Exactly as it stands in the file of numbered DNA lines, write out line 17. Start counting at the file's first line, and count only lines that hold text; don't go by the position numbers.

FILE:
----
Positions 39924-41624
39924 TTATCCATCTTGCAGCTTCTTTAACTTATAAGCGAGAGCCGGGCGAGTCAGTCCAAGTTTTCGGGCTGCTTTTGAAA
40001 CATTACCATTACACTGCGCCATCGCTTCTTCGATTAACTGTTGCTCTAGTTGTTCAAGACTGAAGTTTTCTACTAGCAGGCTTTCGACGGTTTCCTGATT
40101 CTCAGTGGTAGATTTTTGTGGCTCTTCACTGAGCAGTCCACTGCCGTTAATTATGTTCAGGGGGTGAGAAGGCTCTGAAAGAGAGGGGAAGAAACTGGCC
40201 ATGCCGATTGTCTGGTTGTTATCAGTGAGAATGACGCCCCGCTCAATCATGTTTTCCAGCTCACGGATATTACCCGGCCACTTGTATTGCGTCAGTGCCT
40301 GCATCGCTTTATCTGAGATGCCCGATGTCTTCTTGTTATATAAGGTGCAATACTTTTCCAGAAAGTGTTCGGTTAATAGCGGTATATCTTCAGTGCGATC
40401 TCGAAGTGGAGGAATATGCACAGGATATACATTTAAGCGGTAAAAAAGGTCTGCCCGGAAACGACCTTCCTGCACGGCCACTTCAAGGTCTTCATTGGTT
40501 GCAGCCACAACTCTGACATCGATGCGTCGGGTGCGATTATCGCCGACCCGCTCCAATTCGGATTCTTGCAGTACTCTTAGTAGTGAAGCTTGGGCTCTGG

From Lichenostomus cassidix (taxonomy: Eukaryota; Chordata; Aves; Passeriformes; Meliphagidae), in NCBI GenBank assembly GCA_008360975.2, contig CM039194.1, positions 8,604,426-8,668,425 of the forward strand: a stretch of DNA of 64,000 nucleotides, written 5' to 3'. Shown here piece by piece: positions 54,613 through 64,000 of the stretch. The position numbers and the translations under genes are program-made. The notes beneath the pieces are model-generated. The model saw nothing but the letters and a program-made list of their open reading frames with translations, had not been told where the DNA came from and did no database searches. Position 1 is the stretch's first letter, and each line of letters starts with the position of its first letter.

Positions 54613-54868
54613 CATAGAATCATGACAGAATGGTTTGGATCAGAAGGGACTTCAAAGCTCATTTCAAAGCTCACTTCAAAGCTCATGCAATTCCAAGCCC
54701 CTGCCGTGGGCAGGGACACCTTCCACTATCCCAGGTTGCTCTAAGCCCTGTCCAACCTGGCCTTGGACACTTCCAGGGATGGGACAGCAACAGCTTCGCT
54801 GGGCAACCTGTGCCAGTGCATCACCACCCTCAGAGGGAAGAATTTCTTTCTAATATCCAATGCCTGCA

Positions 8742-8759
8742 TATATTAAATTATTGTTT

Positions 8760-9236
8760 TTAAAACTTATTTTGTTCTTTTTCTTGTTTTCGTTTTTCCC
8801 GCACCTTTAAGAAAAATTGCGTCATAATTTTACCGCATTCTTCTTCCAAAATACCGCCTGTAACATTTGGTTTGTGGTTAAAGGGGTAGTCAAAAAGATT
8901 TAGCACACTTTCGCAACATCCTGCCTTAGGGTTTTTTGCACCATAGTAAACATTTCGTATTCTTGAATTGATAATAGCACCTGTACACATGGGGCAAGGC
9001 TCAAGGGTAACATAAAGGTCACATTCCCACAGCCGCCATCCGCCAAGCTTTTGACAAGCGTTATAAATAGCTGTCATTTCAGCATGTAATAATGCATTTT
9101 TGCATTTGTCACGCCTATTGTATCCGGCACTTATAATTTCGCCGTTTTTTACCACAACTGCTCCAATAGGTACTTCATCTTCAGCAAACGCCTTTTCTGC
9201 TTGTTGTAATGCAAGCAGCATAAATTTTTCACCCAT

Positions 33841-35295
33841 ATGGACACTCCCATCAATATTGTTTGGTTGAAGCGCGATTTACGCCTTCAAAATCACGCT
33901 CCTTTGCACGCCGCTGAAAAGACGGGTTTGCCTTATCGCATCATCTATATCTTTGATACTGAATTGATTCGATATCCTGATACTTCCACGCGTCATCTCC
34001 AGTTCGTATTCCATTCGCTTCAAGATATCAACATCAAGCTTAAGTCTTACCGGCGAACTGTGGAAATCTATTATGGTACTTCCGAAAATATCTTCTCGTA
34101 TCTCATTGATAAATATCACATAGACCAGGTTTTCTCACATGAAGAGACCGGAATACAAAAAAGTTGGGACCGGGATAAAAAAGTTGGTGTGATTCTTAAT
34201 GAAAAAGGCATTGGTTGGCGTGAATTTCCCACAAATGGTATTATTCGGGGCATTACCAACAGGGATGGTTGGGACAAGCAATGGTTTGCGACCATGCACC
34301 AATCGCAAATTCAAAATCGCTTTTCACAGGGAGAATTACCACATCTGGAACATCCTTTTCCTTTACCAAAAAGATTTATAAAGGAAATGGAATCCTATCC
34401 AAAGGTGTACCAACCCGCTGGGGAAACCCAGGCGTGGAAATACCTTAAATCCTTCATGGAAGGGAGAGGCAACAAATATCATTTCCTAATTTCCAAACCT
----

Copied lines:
8760 TTAAAACTTATTTTGTTCTTTTTCTTGTTTTCGTTTTTCCC